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FIVE FOR FREEDOM Comes to Busboys & Poets

September 6, 2018 @ 6:30 pm - 8:00 pm


I’m pleased to be bringing the story of FIVE FOR FREEDOM: The African American Soldiers in John Brown’s Army to Busboys & Poets’ original location at 14th and V Streets NW, in the heart of DC’s transformed lower 14th Street corridor–and also part of the burgeoning U Street Corridor. This event is co-sponsored by the Washington Independent Review of Books and Journal-isms.

Five for Freedom

Fittingly, Busboys & Poets takes its name from American poet Langston Hughes, who worked as a busboy at the Wardman Park Hotel in the 1920s, prior to gaining recognition as a poet. Hughes’ mother was the widow of Lewis Sheridan Leary, one of the five African Americans with John Brown at Harpers Ferry in 1859.  Leary was mortally wounded while attempting to escape across the Shenandoah River. His widow, Mary Patterson Leary, moved from Oberlin, Ohio, to Kansas, where she remarried to Charles Henry Langston and gave birth to a daughter, Caroline Mercer Langston, would become the mother of the future Harlem Renaissance poet and playwright.


On its website, Busboys & Poets provides this background:   “The First Busboys and Poets opened its doors on September 7, 2005, to a neighborhood – and city – eager to welcome a new kind of gathering place. Our flagship location at 14th & V Streets NW is located in the Langston Lofts, a residential building in Washington’s historic ‘U Street Corridor’. The U Street Corridor has long been a center of DC’s cultural and activist scene with places like the Lincoln Theatre, Howard Theatre, Bens Chili Bowl, Bohemian Caverns and other historic clubs and venues serving as the hub for politics and artistry. Until the 1920’s (when it was overtaken by Harlem), the U Street area was home to the largest urban African American community in the United States. In its cultural heyday, the U Street corridor was known as “Black Broadway”, a phrase coined by jazz singer Pearl Bailey.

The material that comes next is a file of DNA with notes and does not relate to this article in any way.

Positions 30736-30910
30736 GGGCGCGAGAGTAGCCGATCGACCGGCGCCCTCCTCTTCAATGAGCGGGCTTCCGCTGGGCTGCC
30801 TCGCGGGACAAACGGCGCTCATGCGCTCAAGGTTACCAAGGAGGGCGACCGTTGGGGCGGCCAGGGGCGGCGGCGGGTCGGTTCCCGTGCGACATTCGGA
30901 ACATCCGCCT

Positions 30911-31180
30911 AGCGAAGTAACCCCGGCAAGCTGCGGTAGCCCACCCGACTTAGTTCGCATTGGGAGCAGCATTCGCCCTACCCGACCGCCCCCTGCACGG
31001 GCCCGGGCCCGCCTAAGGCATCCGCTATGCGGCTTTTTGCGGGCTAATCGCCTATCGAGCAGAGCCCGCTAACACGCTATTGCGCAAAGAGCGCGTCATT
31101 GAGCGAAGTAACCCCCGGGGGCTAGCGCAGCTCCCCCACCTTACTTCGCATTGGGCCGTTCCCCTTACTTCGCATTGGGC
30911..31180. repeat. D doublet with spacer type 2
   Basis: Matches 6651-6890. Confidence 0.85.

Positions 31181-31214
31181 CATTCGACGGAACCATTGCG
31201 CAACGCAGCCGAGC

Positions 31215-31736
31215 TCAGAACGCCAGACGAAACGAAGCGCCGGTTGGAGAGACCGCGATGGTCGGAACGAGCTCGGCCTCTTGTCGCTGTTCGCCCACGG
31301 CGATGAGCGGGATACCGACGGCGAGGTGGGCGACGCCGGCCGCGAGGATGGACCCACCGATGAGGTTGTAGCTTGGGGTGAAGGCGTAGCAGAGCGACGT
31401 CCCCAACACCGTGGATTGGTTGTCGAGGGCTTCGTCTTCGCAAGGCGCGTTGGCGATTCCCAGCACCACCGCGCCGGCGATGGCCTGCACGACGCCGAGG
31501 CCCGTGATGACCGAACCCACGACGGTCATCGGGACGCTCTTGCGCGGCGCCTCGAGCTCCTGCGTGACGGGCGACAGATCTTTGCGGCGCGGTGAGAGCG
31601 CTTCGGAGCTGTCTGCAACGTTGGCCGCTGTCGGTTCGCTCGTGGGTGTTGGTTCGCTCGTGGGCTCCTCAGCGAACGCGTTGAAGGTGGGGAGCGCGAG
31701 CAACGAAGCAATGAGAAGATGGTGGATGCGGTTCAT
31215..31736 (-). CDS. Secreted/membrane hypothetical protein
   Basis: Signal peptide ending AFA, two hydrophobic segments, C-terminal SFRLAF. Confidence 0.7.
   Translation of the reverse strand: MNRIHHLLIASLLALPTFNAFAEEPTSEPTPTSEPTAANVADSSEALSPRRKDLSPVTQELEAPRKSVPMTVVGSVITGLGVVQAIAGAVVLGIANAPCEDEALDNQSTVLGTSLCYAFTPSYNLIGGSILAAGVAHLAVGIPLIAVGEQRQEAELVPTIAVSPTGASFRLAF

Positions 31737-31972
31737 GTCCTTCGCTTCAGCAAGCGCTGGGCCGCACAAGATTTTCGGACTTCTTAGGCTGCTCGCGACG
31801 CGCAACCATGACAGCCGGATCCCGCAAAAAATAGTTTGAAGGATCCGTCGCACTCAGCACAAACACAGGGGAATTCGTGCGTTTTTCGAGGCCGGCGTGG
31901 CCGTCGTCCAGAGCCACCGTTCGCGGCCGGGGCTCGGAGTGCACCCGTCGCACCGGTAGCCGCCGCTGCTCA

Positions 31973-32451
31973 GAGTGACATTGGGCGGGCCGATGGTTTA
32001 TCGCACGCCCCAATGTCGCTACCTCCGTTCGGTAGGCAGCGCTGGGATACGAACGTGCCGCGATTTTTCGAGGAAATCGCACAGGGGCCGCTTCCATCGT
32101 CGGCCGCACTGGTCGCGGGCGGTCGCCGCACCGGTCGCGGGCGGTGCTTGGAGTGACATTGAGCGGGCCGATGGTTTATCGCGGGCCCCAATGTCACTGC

“In 1968, the assassination of the Rev. Martin Luther King Jr sparked rioting across many American cities. In Washington DC, the chaos began on the corner of 14th & U streets – as people smashed store windows, set buildings aflame and looted in outrage.” In 2005, the first of what are now six Busboys & Poets locations opened just a block from ground zero of the 1968 riots in a neighborhood that has dramatically changed in the years since.



September 6, 2018
6:30 pm - 8:00 pm
Event Category:


Busboys & Poets
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Busboys & Poets
14th and V Streets NW
Washington, DC 20009
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